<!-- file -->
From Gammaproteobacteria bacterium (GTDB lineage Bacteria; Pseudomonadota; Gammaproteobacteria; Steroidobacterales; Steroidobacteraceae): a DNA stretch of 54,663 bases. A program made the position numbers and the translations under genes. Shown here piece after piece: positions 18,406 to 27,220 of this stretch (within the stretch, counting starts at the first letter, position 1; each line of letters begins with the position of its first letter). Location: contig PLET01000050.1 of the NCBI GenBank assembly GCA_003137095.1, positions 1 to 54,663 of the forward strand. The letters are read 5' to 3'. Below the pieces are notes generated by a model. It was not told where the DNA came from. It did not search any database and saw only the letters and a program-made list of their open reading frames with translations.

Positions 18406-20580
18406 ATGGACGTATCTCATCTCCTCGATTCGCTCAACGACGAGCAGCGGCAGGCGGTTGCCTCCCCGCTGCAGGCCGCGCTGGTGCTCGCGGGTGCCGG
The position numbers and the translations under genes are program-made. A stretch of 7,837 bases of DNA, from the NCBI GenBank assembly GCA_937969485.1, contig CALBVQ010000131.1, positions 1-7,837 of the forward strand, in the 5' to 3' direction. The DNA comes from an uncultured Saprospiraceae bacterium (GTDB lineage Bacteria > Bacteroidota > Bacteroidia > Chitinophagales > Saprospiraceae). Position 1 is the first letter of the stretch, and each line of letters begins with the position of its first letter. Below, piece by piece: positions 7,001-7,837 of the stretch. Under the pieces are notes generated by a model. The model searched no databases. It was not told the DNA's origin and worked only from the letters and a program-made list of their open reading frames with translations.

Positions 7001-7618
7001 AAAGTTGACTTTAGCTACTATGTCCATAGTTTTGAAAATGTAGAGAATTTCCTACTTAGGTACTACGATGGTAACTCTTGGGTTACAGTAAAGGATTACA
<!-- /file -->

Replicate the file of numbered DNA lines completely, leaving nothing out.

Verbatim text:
From Gammaproteobacteria bacterium (GTDB lineage Bacteria; Pseudomonadota; Gammaproteobacteria; Steroidobacterales; Steroidobacteraceae): a DNA stretch of 54,663 bases. A program made the position numbers and the translations under genes. Shown here piece after piece: positions 18,406 to 27,220 of this stretch (within the stretch, counting starts at the first letter, position 1; each line of letters begins with the position of its first letter). Location: contig PLET01000050.1 of the NCBI GenBank assembly GCA_003137095.1, positions 1 to 54,663 of the forward strand. The letters are read 5' to 3'. Below the pieces are notes generated by a model. It was not told where the DNA came from. It did not search any database and saw only the letters and a program-made list of their open reading frames with translations.

Positions 18406-20580
18406 ATGGACGTATCTCATCTCCTCGATTCGCTCAACGACGAGCAGCGGCAGGCGGTTGCCTCCCCGCTGCAGGCCGCGCTGGTGCTCGCGGGTGCCGG
The position numbers and the translations under genes are program-made. A stretch of 7,837 bases of DNA, from the NCBI GenBank assembly GCA_937969485.1, contig CALBVQ010000131.1, positions 1-7,837 of the forward strand, in the 5' to 3' direction. The DNA comes from an uncultured Saprospiraceae bacterium (GTDB lineage Bacteria > Bacteroidota > Bacteroidia > Chitinophagales > Saprospiraceae). Position 1 is the first letter of the stretch, and each line of letters begins with the position of its first letter. Below, piece by piece: positions 7,001-7,837 of the stretch. Under the pieces are notes generated by a model. The model searched no databases. It was not told the DNA's origin and worked only from the letters and a program-made list of their open reading frames with translations.

Positions 7001-7618
7001 AAAGTTGACTTTAGCTACTATGTCCATAGTTTTGAAAATGTAGAGAATTTCCTACTTAGGTACTACGATGGTAACTCTTGGGTTACAGTAAAGGATTACA